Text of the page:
Absentee Ballot and Envelope
(Photo by Pat Kreitlow)

Madison-based federal judge’s order allowing extra time won’t go into effect until further arguments are heard.

A federal appeals court on Sunday ruled to temporarily prevent extending the deadlines for absentee ballots to be submitted and counted.

The order undercuts federal Judge William Conley, who last week ruled election clerks must count absentee ballots cast in the Nov. 3 general election that arrive as late as Nov. 9, as long as they are postmarked by Election Day. Conley’s order was quickly challenged by the Republican Party of Wisconsin and the Republican National Committee.

The US Court of Appeals for the 7th District sided with the Republican appeal, ruling that Conley’s order will not take effect yet, presumably to allow time for the court to hear arguments. That means current law still applies and absentee ballots are due to local clerks’ offices and polling stations by 8 p.m. on Nov. 3.

An Election Day postmark will make an absentee ballot late and invalid, for now.

The court did not give further information such as when it may hold a hearing or when it will issue its own ruling.

FILE – This April 19, 2010 file photo shows US District Judge William Conley at the US Courthouse in Madison, Wis. (AP Photo/Mike DeVries, The Capital Times, File)

Various groups such as the Democratic National Committee, Democratic Party of Wisconsin, and Milwaukee’s Black Leaders Organizing for Communities filed lawsuits last spring seeking sweeping election changes—including the extended ballot deadlines—to increase voter safety due to the coronavirus pandemic. Conley consolidated the four lawsuits into one in June.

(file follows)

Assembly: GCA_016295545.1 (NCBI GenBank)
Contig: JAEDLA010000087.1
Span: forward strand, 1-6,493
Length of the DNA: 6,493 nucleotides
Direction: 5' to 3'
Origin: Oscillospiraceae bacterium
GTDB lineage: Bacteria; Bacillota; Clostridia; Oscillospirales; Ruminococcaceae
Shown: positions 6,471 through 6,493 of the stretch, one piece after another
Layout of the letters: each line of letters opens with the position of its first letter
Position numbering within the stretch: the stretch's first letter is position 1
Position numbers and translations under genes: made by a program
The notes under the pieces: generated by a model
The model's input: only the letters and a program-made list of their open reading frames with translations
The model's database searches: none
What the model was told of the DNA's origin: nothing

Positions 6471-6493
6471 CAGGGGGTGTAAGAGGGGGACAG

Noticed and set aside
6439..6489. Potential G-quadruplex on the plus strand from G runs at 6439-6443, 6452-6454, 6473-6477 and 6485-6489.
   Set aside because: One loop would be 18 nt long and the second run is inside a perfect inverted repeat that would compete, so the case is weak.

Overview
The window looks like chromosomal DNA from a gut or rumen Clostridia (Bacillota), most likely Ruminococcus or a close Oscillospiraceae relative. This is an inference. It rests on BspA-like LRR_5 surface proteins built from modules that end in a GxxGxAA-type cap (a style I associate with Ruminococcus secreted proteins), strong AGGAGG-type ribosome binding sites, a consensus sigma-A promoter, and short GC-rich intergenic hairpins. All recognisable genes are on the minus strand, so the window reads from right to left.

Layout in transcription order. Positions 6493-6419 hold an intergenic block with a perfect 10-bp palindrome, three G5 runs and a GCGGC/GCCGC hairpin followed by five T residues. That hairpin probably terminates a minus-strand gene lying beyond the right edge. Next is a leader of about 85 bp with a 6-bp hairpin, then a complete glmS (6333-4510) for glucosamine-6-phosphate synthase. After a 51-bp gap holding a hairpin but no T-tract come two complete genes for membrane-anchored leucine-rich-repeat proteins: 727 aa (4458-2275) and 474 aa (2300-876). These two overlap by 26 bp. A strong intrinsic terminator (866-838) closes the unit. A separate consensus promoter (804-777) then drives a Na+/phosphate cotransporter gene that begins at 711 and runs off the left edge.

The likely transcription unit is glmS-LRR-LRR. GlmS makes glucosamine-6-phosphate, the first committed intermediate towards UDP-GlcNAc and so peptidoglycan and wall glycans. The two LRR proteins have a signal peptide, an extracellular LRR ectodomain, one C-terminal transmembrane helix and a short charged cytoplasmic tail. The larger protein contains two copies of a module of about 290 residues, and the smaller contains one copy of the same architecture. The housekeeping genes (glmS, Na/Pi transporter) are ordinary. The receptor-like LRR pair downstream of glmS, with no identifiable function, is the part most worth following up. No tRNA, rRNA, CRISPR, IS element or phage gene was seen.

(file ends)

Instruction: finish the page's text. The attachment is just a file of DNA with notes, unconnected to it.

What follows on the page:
The lawsuits followed the disastrous April 7 primary election, when legislative Republicans and conservatives on the Wisconsin Supreme Court forced voters to the polls

The pandemic caused poll workers shortages and polling place closures throughout the state, especially in Milwaukee, where just five polling stations were open instead of the usual 182, and Green Bay, where just two of 32 usual polls were open. A study by the New York University School of Law’s Brennan Center found Black voter turnout was suppressed over 10 percent in Milwaukee on April 7.

The Wisconsin Elections Commission took complaints to heart and is now working closely with the US Postal Service and local clerks to ensure a smooth Nov. 3. One solution it offered was sending absentee ballot applications to 2.7 million registered voters while simultaneously urging voters to send their ballots back as soon as possible to avoid a USPS logjam. 

Although more than 1.1 million absentee ballots have already been requested, hundreds of thousands of voters will no doubt cast ballots in-person on Election Day or through early in-person voting. Early voting begins Oct. 20 and ends Nov. 1. Hours will vary by municipality, so voters should check with their local clerk.

Mailed absentee ballots are already making their way to voters. They can be returned via mail, at local clerks’ offices, or at ballot drop boxes in some cities.
The deluge of absentee ballots will likely contribute to delayed election results, raising the possibility that Election Day could turn into more of an Election Week. State statutes currently prohibit clerks from counting absentee ballots before Election Day, even if they arrive well in advance. Almost 240,000 mail-in ballots have already been returned statewide, according to the Wisconsin Elections Commission.